As opposed to other hiking socks that I’ve used, Silverlight socks seem to have a very tight fit. If your feet are wet, they’re a bit hard to put on, but once you do, they don’t keep on compressing your feet. Instead of being elastic, they’re a bit more rigid, and they feel very comfortable – like they were made for my feet specifically. I’d say that they’ve nailed the compression just right.
Different Fit for Each Sock
I hate socks that aren’t made for each foot individually. If they aren’t, there’s too much fabric around your pinky and too little around your toe. The Silverlight socks are made for each foot individually, and you can differentiate between them by checking the writing on the inside of the sock – “Venture” on the left sock and “out” on the right one.
Padding in the Right Places
Another factor, which contributed to the comfort and blister resistance is that they’ve used some padding around the heel, the toebox, and the ankle. It isn’t too thick or too thin, and overall, they felt comfortable during the whole hike.
In terms of moisture resistance, I’d say that Silverlight is on par with all the other merino wool socks that I’ve tested. On my thru-hike, I spent a few days hiking in rain, but most days it was too hot and I had to deal with sweat instead of water.
The Silverlight socks kept my feet dry for the most part but I did notice that the moisture-wicking properties started to deteriorate when the sock became too dirty. I felt that once I had been walking for 2-3 days straight, they would start sweating a bit more. I did wash them once every 2-5 days with biodegradable soap (in rivers, mostly), and dried them by attaching them to my backpack. They usually were completely dry within a few hours.
I’m glad to say that even after hiking for 36 days straight and not washing my trail runners even once, they didn’t stink. I think that this can be mostly attributed to the Silverlight hiking socks, which have superb antimicrobial properties.
I did wash the socks though, usually every 2-5 days. And I noticed, that towards the end of the hike the odor resistance started to wear off. It still worked, but after 3-4 days I would start smelling some of the bad odors once I took my shoes off. I think this could be either because the silver coating was slowly coming off or my biodegradable soap wasn’t strong enough to wash out all the sweat. That said, they’re still way, way more odor-resistant than any other sock I’ve worn.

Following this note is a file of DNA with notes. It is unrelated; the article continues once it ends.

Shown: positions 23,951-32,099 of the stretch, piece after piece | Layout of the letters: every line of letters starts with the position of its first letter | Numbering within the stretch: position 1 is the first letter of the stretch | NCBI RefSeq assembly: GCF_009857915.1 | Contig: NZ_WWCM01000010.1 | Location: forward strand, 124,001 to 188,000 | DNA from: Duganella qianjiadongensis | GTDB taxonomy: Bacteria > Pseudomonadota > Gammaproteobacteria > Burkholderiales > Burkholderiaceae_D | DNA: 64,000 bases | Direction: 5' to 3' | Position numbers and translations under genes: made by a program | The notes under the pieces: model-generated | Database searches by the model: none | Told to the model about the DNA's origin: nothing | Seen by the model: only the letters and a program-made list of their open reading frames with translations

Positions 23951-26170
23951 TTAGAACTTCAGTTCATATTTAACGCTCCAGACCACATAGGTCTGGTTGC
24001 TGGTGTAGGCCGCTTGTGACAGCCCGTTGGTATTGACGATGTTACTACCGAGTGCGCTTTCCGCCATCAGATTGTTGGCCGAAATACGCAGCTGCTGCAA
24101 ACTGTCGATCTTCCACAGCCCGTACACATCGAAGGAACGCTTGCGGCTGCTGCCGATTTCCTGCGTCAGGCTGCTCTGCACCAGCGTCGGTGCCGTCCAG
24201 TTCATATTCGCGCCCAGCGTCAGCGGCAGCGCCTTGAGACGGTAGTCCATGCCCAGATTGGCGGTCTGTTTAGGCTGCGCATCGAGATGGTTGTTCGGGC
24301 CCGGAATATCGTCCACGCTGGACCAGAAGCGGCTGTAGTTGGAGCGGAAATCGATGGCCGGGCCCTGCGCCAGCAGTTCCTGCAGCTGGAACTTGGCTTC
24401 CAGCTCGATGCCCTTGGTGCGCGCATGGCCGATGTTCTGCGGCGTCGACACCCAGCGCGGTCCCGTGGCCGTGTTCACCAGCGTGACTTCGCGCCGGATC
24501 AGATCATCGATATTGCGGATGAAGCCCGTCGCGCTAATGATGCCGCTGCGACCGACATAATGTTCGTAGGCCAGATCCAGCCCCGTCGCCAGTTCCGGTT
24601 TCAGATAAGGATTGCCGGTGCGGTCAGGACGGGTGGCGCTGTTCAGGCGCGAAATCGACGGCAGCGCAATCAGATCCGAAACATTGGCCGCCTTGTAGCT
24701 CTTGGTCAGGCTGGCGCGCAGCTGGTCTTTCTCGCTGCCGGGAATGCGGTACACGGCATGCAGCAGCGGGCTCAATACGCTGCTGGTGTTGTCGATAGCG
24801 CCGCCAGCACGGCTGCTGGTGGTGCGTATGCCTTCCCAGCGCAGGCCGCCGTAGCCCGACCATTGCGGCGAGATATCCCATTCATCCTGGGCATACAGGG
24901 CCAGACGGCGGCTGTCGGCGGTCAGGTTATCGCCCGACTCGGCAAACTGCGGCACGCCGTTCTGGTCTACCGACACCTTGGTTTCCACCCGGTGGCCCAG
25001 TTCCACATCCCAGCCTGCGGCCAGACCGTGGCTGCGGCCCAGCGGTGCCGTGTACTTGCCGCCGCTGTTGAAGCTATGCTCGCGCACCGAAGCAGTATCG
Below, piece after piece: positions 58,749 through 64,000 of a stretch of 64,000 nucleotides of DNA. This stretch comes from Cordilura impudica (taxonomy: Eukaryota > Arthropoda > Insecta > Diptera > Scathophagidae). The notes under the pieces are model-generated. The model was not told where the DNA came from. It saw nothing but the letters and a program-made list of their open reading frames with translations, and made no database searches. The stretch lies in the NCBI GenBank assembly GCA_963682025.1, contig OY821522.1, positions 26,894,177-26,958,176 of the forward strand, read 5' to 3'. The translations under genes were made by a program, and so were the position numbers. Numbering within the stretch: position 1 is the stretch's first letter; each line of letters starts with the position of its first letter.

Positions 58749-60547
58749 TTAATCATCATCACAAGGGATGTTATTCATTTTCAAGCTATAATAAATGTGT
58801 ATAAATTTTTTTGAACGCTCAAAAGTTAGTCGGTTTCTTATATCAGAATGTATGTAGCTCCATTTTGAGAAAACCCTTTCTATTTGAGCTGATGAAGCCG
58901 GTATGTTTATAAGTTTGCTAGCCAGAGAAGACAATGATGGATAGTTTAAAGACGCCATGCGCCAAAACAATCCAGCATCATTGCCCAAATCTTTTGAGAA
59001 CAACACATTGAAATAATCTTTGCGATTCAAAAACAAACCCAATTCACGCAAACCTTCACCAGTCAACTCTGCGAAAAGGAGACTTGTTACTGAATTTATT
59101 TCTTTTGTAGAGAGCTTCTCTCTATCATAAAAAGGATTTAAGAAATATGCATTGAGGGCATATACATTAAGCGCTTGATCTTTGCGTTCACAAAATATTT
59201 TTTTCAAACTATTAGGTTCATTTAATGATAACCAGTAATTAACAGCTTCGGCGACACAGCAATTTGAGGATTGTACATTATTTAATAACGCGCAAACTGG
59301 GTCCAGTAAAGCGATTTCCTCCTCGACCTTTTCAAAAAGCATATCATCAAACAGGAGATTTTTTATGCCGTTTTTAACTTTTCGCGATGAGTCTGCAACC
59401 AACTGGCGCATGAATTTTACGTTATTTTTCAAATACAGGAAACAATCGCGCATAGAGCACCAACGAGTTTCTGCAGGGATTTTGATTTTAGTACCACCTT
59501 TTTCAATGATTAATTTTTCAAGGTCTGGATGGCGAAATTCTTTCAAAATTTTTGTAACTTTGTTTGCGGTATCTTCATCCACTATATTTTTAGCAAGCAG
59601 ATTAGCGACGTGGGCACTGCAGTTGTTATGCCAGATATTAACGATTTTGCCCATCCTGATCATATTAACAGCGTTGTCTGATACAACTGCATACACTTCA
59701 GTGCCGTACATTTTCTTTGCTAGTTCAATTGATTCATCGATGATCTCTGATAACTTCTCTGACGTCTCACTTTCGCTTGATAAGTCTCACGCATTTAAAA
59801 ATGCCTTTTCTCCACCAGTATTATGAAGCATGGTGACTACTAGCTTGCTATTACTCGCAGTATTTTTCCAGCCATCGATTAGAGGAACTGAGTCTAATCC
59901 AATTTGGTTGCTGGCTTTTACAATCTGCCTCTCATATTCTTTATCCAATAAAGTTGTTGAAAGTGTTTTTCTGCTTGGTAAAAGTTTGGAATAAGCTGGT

I have still yet to test this but Silverlight does offer an unconditional lifetime warranty. I couldn’t find the warranty terms on their website, but in the product description, they state “We receive and replace ANY pair of Silverlight socks for any or NO reason at all.“
I’ll probably test this statement out soon because the stitching is starting to come apart on the shorter model. Theoretically, they should send a replacement once I send the broken pair.
Silverlight Socks vs Other Hiking Socks
In terms of hiking socks, the two main leading brands are Smartwool and Darn Tough. Both of them are priced somewhat similarly to Silverlight, or a bit less. The main difference between them and Silverlight is that Silverlight uses silver yarn.
Another one is compression – usually, other merino wool socks feel somewhat loose or they achieve compression just by being elastic. Silverlight, on the other hand, doesn’t feel elastic. Instead, it’s perfectly shaped for your feet and it feels very rigid. I don’t know which one is better, but the Silverlight socks feel very comfortable. In fact, I’m wearing them right now – when writing this in an office.
I’ve hiked with cheaper merino wool socks, and the difference between them is black to white. The blister resistance, comfort, temperature-regulation, odor resistance, and fit are just way, way better. Although you could get about 5 pairs of cheaper merino wool socks for the price of a single pair of Silverlight socks, I would choose the latter every time.
I’ve found my new favorite pair of hiking socks – the Silverlight hiking socks. I hiked over 900km (560 miles) with them and didn’t get a single blister, the odor resistance was on point, and they felt extremely comfortable during the whole trip. In fact, I’ll still continue using them for my next thru-hikes because they’re still in ideal shape. (not counting the loose stitching on the smaller “ankle” model). I cannot recommend them enough – they’re simply perfect.